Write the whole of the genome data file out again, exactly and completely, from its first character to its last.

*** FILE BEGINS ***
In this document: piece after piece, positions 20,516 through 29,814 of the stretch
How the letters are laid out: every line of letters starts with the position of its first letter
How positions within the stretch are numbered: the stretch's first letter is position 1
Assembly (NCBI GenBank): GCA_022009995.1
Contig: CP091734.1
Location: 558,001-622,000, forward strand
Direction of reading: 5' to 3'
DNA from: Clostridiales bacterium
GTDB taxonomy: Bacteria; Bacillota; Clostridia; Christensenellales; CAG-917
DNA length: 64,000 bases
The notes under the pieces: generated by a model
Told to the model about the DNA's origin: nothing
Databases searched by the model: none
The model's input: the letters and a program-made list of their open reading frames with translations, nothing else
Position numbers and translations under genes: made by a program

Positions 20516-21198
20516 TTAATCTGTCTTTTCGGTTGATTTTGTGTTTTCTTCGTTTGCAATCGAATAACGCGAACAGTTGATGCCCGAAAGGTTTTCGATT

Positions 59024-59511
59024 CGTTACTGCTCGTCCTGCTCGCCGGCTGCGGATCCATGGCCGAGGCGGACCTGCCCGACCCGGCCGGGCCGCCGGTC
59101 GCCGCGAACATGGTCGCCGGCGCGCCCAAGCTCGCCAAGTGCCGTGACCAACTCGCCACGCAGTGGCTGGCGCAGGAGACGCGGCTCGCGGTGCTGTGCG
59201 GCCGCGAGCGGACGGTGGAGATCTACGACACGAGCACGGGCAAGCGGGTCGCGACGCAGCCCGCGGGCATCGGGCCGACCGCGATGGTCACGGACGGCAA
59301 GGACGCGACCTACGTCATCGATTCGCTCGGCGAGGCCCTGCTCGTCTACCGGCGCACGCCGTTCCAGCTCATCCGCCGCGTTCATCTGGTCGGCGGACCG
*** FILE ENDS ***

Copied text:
In this document: piece after piece, positions 20,516 through 29,814 of the stretch
How the letters are laid out: every line of letters starts with the position of its first letter
How positions within the stretch are numbered: the stretch's first letter is position 1
Assembly (NCBI GenBank): GCA_022009995.1
Contig: CP091734.1
Location: 558,001-622,000, forward strand
Direction of reading: 5' to 3'
DNA from: Clostridiales bacterium
GTDB taxonomy: Bacteria; Bacillota; Clostridia; Christensenellales; CAG-917
DNA length: 64,000 bases
The notes under the pieces: generated by a model
Told to the model about the DNA's origin: nothing
Databases searched by the model: none
The model's input: the letters and a program-made list of their open reading frames with translations, nothing else
Position numbers and translations under genes: made by a program

Positions 20516-21198
20516 TTAATCTGTCTTTTCGGTTGATTTTGTGTTTTCTTCGTTTGCAATCGAATAACGCGAACAGTTGATGCCCGAAAGGTTTTCGATT

Positions 59024-59511
59024 CGTTACTGCTCGTCCTGCTCGCCGGCTGCGGATCCATGGCCGAGGCGGACCTGCCCGACCCGGCCGGGCCGCCGGTC
59101 GCCGCGAACATGGTCGCCGGCGCGCCCAAGCTCGCCAAGTGCCGTGACCAACTCGCCACGCAGTGGCTGGCGCAGGAGACGCGGCTCGCGGTGCTGTGCG
59201 GCCGCGAGCGGACGGTGGAGATCTACGACACGAGCACGGGCAAGCGGGTCGCGACGCAGCCCGCGGGCATCGGGCCGACCGCGATGGTCACGGACGGCAA
59301 GGACGCGACCTACGTCATCGATTCGCTCGGCGAGGCCCTGCTCGTCTACCGGCGCACGCCGTTCCAGCTCATCCGCCGCGTTCATCTGGTCGGCGGACCG